Despite official figures suggesting that Australia's greenhouse gas emissions are declining, after factors beyond the federal government's influence are considered, such as deforestation and emissions from soil and forestry, Australia's exposure to the climate crisis has risen over the last 15 years.
According to Scott Morrison, Australia has cut its emissions by 19 percent since 2005, who spoke at a climate leaders summit organized by US Vice President Joe Biden last month. That was "better than any most comparable countries" have achieved, according to the prime minister, and the nation was "on the road to net-zero."
According to the Australia Institute, the decline in pollution over the past 15 years was mainly attributed to two global disruptions outside government influence - the drought and the pandemic - as well as most historical shifts in the volume of CO2 emitted from soil and forests.
Before Covid-19, fossil fuel and other emissions unrelated to the land or agriculture industries - those from energy, manufacturing, mining, transportation, and landfill - rose by 7%.
On this basis, the institute discovered that Australia has done much less to curb pollution than most comparative nations, including the United States, the United Kingdom, and European Union members.
"Did Not Add Up"
The institute's climate and energy director, Richie Merzian, said the findings showed the Morrison government's statements that Australia was on pace to reach its 2030 carbon goals (a 26-28 percent reduction) and was doing better than anyone "did not add up."
He said that carbon reductions from solar and wind power had been overshadowed by rises from big business and transportation. Federal initiatives that had aided the development of clean energy pre-dated the Coalition's election in 2013.
Merzian said, "The blunt reality is that the Australian economy has not decarbonized over the last 15 years." "Perhaps this explains why the Australian government has been unable to agree to a net-zero goal while the economy is in a downward spiral."
Last week, the Australia Institute delivered its findings to officials from nearly 50 diplomatic missions in Canberra, in an effort, according to Merzian, to prove that Morrison's claim that his government was working more aggressively on climate change was "not the full picture."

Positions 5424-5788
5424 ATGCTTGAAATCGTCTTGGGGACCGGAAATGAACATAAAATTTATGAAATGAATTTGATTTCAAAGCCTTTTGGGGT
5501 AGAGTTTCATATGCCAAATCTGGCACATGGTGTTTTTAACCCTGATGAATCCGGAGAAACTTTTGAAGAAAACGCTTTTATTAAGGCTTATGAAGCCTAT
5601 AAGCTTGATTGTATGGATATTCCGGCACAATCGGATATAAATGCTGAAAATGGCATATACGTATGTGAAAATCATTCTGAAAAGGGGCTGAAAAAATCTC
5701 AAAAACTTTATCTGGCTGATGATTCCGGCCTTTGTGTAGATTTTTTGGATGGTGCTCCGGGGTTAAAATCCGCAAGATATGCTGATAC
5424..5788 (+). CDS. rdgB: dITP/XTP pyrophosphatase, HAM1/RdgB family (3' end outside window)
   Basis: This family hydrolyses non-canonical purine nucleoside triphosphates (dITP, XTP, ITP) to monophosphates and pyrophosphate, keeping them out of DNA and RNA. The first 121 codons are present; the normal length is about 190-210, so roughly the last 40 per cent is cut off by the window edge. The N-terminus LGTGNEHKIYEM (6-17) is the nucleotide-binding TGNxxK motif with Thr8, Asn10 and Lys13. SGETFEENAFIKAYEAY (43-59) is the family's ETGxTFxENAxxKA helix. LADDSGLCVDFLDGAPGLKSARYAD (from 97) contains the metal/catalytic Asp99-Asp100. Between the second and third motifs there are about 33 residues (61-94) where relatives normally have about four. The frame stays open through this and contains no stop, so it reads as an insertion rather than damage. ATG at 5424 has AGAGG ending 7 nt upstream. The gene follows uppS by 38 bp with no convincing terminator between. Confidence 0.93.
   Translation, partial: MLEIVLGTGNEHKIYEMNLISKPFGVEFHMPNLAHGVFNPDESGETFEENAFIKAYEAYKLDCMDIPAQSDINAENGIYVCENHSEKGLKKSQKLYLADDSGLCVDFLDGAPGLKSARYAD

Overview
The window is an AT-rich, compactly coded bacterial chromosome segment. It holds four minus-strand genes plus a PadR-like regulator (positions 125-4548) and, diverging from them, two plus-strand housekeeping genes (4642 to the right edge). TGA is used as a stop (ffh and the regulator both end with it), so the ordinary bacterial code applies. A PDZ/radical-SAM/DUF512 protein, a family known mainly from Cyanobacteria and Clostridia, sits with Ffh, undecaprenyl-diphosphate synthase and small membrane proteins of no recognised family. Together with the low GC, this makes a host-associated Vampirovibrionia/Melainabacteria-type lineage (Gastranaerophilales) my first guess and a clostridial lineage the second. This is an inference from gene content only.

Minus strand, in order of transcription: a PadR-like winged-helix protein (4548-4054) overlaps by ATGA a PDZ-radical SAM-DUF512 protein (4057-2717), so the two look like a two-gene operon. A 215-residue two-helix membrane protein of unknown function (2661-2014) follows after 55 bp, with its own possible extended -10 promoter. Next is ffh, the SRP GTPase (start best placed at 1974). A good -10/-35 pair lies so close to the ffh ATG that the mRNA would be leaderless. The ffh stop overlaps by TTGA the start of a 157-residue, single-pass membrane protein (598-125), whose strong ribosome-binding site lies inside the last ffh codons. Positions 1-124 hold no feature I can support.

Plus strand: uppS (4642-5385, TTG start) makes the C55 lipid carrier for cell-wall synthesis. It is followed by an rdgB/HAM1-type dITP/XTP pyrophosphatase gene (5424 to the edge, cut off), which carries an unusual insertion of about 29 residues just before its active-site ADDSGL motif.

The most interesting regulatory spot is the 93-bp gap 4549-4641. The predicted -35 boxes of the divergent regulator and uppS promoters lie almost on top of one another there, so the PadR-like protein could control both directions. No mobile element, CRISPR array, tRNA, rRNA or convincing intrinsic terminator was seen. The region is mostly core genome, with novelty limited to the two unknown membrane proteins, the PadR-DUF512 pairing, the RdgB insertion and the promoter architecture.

"A strong interest in understanding Australia's climate position," Merzian said, "especially because Morrison went out of his way to compare us favorably to other countries."
He said that the government's argument that Australia was reducing pollution was based on improvements in CO2 trade between the atmosphere, soil, and forests.
According to the institute's study, pollution from forest degradation in Queensland peaked in 2005 and then declined in subsequent years. Emissions have decreased as a result of the global financial crisis hastened a systemic downturn in native forestry. Neither occurred as a result of federal climate policy.
All G7 nations have increased their climate pledges for the next decade, indicating that significant carbon cuts are now needed if the world wants to meet the Paris Agreement's targets.
Morrison's refusal to follow suit has had consequences. He was refused a speaking spot at a global climate ambition summit in December for failing to make new promises. Boris Johnson, the British prime minister, and the Biden administration have made it known that they want Australia to do better. The EU is working on a carbon border tax that isn't targeted at Australia but may have an effect, which is seen as a model for what other countries could do.
The G7 has vowed to end all coal funding from abroad. According to a new study released last week by the International Energy Agency, the world's ability to reach the Paris obligations is "narrow and highly demanding." It does not necessitate any major coal, oil, or gas investments to begin with.
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